I love the smell of indictments in the morning
(Image by Jefferson Siegel/New York Daily News (modified by J. Edward Tremlett)) Permission Details DMCA
Ever feel like you got hit right in the kisser by the comeuppance truck?
If so, you may be feeling Dinesh D'Souza's pain, right about now. After years of watching his career go down the drain, thanks to a succession of poor professional and personal choices, he has now suffered what may be the ultimate indignity.
At issue is whether he convinced a couple of fellow conservatives to
circumvent campaign laws for an old school friend -- Wendy Long, who you
may remember ran for the Senate in 2012. If the name sounds unfamiliar,
it may be because -- in spite of D'Souza's alleged "help" -- she got
handily trounced by now-Senator Kirsten Gillibrand.
Be that as it may, a lot of money got shuffled around on Ms. Long's behalf, supposedly -- enough for the Feds to come sniffing around. The long and short of it is that, at the upcoming trial, both of his paying pals and Ms Long will be testifying against him, which might make for some interesting trial footage.
At the moment, D'Souza's free on a $500,000 bond, and pleading not
guilty. His lawyer claims this was not a criminal misdeed, but rather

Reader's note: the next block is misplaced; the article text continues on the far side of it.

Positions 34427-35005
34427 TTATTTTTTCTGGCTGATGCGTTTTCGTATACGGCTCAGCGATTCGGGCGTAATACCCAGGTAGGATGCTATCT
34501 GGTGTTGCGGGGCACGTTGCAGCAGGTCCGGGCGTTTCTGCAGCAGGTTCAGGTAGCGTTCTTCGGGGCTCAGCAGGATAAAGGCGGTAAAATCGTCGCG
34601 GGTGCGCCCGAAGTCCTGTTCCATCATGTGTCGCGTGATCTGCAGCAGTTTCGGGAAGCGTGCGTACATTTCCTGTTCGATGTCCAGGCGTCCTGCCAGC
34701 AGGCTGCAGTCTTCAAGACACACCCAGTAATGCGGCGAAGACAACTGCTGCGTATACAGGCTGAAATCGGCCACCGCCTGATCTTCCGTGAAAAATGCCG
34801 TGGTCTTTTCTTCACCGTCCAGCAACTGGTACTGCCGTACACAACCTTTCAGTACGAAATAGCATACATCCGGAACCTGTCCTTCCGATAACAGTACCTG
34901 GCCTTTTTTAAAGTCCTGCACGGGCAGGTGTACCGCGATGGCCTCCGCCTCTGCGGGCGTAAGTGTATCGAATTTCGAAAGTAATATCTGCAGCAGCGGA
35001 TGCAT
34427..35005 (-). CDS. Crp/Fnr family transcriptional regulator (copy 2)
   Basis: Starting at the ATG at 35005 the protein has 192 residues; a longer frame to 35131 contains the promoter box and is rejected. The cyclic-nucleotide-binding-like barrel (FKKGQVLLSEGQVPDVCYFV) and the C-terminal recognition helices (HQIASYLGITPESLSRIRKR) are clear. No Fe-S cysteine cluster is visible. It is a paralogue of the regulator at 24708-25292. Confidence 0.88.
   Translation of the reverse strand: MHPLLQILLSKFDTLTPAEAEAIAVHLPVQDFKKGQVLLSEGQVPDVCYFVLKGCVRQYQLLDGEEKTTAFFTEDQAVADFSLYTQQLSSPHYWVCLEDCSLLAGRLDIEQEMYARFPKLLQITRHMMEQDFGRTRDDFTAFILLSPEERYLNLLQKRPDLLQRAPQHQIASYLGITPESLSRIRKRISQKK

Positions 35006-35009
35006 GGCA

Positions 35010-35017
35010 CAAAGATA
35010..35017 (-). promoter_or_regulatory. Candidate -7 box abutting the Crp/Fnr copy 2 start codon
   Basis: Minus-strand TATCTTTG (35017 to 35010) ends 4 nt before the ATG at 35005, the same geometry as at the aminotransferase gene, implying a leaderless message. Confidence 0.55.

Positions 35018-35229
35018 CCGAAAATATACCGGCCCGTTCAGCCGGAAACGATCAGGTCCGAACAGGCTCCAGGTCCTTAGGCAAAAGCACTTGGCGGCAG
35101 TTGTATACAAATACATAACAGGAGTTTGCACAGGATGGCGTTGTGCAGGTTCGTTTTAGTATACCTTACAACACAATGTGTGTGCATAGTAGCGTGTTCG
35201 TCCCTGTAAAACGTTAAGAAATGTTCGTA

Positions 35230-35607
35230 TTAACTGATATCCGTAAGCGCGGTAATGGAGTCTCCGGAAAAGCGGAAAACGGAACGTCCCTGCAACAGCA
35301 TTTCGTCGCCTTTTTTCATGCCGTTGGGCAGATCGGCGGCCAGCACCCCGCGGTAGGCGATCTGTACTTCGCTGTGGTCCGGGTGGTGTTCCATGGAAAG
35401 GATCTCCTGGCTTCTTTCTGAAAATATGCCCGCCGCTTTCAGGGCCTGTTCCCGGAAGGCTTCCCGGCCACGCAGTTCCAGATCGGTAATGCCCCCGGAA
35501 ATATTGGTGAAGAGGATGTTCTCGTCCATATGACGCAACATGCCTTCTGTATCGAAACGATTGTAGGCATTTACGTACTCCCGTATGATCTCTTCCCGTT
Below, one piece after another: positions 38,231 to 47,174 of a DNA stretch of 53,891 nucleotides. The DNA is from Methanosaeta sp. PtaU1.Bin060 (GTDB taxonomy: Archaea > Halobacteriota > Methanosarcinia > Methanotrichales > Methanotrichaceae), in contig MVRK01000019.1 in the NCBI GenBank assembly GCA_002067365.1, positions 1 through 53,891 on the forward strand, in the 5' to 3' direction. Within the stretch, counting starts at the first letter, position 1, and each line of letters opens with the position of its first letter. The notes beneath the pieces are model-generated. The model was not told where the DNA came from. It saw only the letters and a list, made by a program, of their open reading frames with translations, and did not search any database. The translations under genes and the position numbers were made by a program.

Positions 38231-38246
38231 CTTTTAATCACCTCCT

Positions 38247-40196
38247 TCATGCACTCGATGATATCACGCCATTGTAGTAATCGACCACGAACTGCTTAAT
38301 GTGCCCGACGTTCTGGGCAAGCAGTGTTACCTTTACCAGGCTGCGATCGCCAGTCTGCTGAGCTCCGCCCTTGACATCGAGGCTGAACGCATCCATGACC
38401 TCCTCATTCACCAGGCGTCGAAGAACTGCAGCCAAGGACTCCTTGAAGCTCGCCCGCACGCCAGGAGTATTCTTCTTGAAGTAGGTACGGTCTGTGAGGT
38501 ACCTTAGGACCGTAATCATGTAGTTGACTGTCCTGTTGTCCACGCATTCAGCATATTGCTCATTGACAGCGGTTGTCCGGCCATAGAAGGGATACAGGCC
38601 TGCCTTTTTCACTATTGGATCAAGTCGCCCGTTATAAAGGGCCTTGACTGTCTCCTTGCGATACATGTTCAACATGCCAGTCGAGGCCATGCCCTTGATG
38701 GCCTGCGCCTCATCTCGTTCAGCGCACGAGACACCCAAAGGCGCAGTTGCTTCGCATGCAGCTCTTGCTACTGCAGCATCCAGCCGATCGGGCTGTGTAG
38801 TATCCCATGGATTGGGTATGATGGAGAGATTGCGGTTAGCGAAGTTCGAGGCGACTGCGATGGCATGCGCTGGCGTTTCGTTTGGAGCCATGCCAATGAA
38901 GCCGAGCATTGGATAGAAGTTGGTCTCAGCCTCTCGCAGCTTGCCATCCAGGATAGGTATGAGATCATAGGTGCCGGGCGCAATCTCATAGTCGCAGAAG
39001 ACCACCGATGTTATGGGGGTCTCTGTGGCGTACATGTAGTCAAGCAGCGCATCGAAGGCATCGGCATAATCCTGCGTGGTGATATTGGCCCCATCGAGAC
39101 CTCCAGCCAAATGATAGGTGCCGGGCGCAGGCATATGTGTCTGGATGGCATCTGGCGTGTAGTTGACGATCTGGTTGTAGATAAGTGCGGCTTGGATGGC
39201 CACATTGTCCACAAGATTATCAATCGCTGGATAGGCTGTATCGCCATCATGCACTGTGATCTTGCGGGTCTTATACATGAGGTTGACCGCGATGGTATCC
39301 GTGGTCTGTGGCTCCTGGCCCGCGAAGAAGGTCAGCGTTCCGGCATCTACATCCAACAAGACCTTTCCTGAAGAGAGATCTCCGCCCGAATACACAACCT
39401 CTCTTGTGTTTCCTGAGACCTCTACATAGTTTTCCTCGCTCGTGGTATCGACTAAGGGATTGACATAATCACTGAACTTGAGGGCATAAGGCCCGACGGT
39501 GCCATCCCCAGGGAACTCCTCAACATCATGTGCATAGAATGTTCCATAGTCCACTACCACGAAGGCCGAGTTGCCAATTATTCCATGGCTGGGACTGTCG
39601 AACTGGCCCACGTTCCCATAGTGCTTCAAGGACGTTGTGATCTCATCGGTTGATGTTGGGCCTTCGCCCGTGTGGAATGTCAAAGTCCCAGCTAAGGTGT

"an act of misguided friendship."
(If any of my friends would like to hand me $20,000, I promise I won't tell anyone.)
Now, if this had happened a decade or so ago, when D'Souza was still
building a body of work that got him plaudits and praise from many
conservative corners, there would probably be a virtual firestorm of
right-wing ire raging on his behalf, right about now. However, this
legal misfortune has the bad timing to have come after he's tripped
himself up a few times too many to still have a lot of staunch allies;
with the fallout over the crap book he wrote about Obama's ghost-father,
as well as him losing his position as President of Kings College after
admitting he was having an affair, somehow he doesn't seem to have the
same layer of ablative armor he once commanded.
Indeed, so far the most forceful advocate he has on his side is the co-producer of his upcoming movie, America. His verdict? That this indictment is "criminalizing dissent through the selective enforcement of the law."
Which is incredibly ironic, given that D'Souza has always been one to call his adopted country to a higher moral and ethical standard -- when he isn't behaving like a bomb-throwing, queer-baiting, race-button pushing, paranoia-mongering bastard at any rate.
Oh well. Even if he hits rock bottom, and goes away for seven years, it's not like we'll be rid of him. He'll probably claim he's a political prisoner of conscience -- just like Nelson Mandela! -- and become a new darling for the right, and a symbol of Obama's evil abuse of the justice department...
Hmmm. Maybe that was the plan all along? Or am I giving him way too much credit, in spite of how well-choreographed some of his previous "missteps" have been?
Well, win or lose, jail or freedom, dignity or disgrace, he'll always be able to sell Christmas Trees for his friends. Maybe.